These pies are always made with a standing crust. Put into a sauce-pan one pound of butter cut up, and a pint and a half of water; stir it while it is melting, and let it come to a boil. Then skim off whatever milk or impurity may rise to the top. Have ready four pounds of flour sifted into a pan. Make a hole in the middle of it, and pour in the melted butter while hot. Mix it with a spoon to a stiff paste, (adding the beaten yolks of three or four eggs,) and then knead it very well with your hands, on the pasteboard, keeping it dredged with flour till it ceases to be sticky. Then set it away to cool.
Split a large goose, and a fowl down the back, loosen the flesh all over with a sharp knife, and take out all the bones. Parboil a smoked tongue; peel it and cut off the root. Mix together a powdered nutmeg, a quarter of an ounce of powdered mace, a tea-spoonful of pepper, and a tea-spoonful of salt, and season with them the fowl and the goose.
Roil out the paste near an inch thick, and divide it into three pieces. Cut out two of them of an oval form for the ton and bottom; and the other into a long straight piece for the sides or walls of the pie. Brush the paste all over with beaten white of egg, and set on the bottom the piece that is to form the wall, pinching the edges together, and cementing them with white of egg. The bottom piece must be large enough to turn up a little round the lower edge of the wall piece, to which it must be firmly joined all round. When you have the crust properly fixed, so as to be baked standing alone without a dish, put in first the goose, then the fowl, and then the tongue. Fill up what space is left with pieces of the flesh of pigeons, or of partridges, quails, or any game that is convenient. There must be no bones in the pie. You may add also some bits of ham, or some force-meat balls. Lastly, cover the other ingredients with half a pound of butter, and put on the top crust, which, of course, must be also of an oval form to correspond with the bottom. The lid must be placed not quite on the top edge of the wall, but an inch and a half below it. Close it very well, and ornament the sides and top with festoons and leaves cut out of paste. Notch the edges handsomely, and put a paste flower in the centre. Glaze the whole with beaten yolk of egg. and bind the pie all round with a double fold of white paper. Set it in a regular oven, and bake it four hours.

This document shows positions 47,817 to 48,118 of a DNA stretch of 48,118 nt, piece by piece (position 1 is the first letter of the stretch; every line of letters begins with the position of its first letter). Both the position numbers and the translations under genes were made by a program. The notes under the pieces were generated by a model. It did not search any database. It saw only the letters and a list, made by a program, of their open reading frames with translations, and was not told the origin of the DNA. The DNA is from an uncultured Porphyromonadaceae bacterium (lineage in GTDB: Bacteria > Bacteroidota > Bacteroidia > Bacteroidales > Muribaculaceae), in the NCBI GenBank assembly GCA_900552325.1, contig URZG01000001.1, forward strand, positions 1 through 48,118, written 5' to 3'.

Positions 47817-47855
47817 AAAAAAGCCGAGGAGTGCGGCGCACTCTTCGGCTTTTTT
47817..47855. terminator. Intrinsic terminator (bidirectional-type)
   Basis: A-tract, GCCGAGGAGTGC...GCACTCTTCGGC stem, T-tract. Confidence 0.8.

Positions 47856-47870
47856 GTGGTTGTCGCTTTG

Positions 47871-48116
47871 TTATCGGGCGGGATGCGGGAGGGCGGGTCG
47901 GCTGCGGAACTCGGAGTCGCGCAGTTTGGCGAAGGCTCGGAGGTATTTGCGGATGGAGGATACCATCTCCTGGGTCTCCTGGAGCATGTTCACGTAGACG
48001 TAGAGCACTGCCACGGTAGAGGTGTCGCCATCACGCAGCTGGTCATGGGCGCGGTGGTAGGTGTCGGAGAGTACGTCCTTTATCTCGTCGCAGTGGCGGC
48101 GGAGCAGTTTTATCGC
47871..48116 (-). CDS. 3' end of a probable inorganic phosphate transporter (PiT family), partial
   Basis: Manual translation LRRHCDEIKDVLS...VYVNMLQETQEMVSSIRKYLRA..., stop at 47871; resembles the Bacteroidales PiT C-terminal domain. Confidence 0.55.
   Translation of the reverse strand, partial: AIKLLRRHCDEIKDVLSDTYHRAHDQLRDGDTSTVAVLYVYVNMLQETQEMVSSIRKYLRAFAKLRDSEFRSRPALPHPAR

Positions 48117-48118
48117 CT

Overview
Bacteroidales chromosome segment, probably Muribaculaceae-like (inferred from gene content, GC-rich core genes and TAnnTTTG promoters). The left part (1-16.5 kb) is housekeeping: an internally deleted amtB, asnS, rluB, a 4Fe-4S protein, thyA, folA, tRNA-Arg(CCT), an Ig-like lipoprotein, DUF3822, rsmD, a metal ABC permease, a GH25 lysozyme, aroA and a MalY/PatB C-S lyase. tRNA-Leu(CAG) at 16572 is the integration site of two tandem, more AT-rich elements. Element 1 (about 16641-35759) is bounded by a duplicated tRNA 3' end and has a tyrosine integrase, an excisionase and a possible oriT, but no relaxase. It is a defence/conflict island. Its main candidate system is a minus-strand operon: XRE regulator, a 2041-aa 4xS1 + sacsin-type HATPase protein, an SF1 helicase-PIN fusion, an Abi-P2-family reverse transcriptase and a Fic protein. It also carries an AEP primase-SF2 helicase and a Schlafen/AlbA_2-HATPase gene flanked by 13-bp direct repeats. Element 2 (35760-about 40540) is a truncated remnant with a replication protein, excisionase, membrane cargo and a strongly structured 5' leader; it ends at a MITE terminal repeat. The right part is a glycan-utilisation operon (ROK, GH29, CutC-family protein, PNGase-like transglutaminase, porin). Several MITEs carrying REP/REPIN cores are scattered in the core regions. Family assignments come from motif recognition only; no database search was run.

This is one way of making the celebrated goose pies that it is customary in England to send as presents at Christmas. They are eaten at luncheon, and if the weather is cold, and they are kept carefully covered up from the air, they will be good for two or three weeks; the standing crust assisting to preserve them.